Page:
An election to quicken Zim's sunset

As I entered my late 20s, a great aunt of mine sat me down to ask when I would get married. I explained that I could not find a man to fit what I wanted. I proceeded to give her these specifications in great detail.

Great aunty Munjai looked me in the eye and said: “No, child of my child, you don’t understand. All you need is just a man. It doesn’t matter whether he is a chirema [not a very politically correct Shona term for a cripple], or if he is a drunkard, or even if he doesn’t have a dog or a chicken! The important thing is you need a husband. Just get one. Anyone. All you need is something, just so the sun sets quicker, [in Shona, chaunongoda kuvidza zuva — to help get you through the day].”

I never quite got round to finding the thing that would help my sun set quicker. Dozens of my friends, however, did.

Their sun has set hastily — many with drunks by their side. And the nights are terribly long, and are not filled with promised pleasures. But on the bright side, at least they have the dignity (their words), of being called Mrs So-and-so.

The only explanation I can fathom for the Movement for Democratic Change’s (MDC) participation in next month’s Zimbabwean parliamentary election is that they are only doing what my great-aunt advised me to do many years ago.

All they need is an election, any election. Why else would they be participating in an election so flawed and so hopeless? I don’t understand why the party thinks that participating in these elections will galvanize Zimbabweans and get us out of our present traumas.

How does yet another Zanu-PF victory — this time with a smattering of peace and half a teaspoon of legitimacy — lift our spirits? Zimbabweans are going through severe emotional trauma, watching our country slide down a slippery slope. At the same time the continued victory of Zanu-PF in election after election is sending the message that they are invincible and here to stay.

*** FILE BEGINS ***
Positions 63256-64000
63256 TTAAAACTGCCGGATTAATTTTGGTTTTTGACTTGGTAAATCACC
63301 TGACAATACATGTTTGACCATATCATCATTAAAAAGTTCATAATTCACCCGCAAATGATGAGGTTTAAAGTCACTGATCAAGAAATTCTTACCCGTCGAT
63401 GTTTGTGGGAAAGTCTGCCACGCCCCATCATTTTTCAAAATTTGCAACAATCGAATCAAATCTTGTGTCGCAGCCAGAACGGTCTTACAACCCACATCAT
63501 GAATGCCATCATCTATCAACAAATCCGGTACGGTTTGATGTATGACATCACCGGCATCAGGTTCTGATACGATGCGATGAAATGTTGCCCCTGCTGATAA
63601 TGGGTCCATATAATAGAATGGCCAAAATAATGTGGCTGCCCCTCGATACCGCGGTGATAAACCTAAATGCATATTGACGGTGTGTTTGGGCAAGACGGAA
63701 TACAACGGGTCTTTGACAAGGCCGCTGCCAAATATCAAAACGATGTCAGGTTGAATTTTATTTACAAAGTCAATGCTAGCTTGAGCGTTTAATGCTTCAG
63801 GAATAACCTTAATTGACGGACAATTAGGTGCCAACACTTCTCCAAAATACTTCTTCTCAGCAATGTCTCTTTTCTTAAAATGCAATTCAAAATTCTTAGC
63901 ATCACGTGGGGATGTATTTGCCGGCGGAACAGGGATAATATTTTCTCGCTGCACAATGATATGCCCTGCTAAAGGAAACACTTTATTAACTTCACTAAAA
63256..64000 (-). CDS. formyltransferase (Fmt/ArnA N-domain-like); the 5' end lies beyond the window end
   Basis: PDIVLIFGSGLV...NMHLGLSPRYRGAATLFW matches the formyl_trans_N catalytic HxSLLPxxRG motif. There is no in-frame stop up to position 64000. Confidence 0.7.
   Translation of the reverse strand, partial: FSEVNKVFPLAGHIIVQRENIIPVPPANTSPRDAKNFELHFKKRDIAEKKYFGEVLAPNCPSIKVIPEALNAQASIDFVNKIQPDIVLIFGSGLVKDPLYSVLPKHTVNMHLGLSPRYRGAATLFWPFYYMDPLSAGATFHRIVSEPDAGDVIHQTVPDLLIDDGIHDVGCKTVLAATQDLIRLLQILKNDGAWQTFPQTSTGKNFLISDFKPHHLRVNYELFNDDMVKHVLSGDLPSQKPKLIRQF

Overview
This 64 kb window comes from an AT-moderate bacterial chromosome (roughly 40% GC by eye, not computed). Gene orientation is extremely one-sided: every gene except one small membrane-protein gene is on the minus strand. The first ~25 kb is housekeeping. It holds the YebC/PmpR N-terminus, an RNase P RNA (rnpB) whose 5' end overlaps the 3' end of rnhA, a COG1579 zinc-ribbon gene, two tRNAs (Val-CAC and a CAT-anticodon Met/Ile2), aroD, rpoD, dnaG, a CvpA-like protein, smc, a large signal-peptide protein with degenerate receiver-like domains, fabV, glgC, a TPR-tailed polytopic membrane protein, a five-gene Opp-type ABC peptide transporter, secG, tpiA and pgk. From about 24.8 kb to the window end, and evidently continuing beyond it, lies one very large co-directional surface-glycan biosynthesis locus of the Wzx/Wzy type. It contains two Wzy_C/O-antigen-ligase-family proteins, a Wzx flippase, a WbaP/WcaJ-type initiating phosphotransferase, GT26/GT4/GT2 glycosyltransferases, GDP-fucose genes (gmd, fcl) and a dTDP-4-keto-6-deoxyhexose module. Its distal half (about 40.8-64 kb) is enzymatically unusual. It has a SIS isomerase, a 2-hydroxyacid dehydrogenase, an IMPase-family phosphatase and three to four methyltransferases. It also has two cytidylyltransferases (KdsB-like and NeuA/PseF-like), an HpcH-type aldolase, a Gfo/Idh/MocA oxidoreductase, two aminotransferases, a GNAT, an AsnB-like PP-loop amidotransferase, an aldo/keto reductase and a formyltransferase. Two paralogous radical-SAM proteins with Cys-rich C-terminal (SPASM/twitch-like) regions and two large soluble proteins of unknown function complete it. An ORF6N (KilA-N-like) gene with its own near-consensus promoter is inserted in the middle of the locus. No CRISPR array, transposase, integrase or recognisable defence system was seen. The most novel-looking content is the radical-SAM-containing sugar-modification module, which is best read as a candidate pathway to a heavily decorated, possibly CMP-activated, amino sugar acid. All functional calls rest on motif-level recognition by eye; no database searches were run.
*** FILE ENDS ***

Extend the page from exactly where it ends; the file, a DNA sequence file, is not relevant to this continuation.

The past few by-elections in which Zanu-PF won back seats that it had lost in 2000 has strengthened their image (and propaganda). Most Zimbabweans are not stupid and they can see through the chicanery played out at election time. What people want are clear signs of hope.

It is like having a sick loved one in hospital. What you want to see when you visit them is some sign of a return to health: today she drank all her soup, tomorrow she eats the whole banana, the next day she walked two steps away from her sickbed.

Since 2002, these signs have not been visible in our sick country.

Each successive month the patient slips away. Call me pessimistic, but our patient can hardly open her mouth anymore. How a landslide victory for Zanu-PF (which I am willing to bet is guaranteed), will give anyone’s confidence a boost is quite beyond me.

A barrage of bad news only makes people depressed. Maybe the question to ask is: What is it that the MDC is seeing that the rest of us are oblivious to? Is there something they know that we don’t? An Angolan friend’s thesis is that when you are faced with an enemy bigger than you, you must not show them any fear.

He argues that you must, as he put it, “die fighting”. He likened the MDC to a mother hen. The party knows the eagle will take its chicks away, but it will scratch and flap its wings just to show the eagle that it can fight back.

Going with this kind of argument for a moment, we see the poor MDC flapping about, yet we all know that in the end, the chicks will definitely go.

All Zanu-PF is in the process of doing is making itself look like a nice eagle. Away goes the hated Jonathan Moyo (that should pull in at least 500 000 votes), the Russian delegation will find no fault and neither will the African Union.

The International Monetary Fund is rehabilitating the regime. I suppose my grand aunt had a small point, after all.

For the next few months our attention will be focused on this pointless election. The frenzied media attention on Zimbabwe will ensure that the sun sets faster and faster each day. It will also take everyone’s mind away from the fundamental issues driving Zimbabweans to desolation.

And as for the MDC, it shall have the “dignity” of being called a political party. Much like the woman who married the drunken, dog-less village idiot. Just so she could be counted as a Mrs ...

Everjoice Win is a Zimbabwean feminist currently based in South Africa

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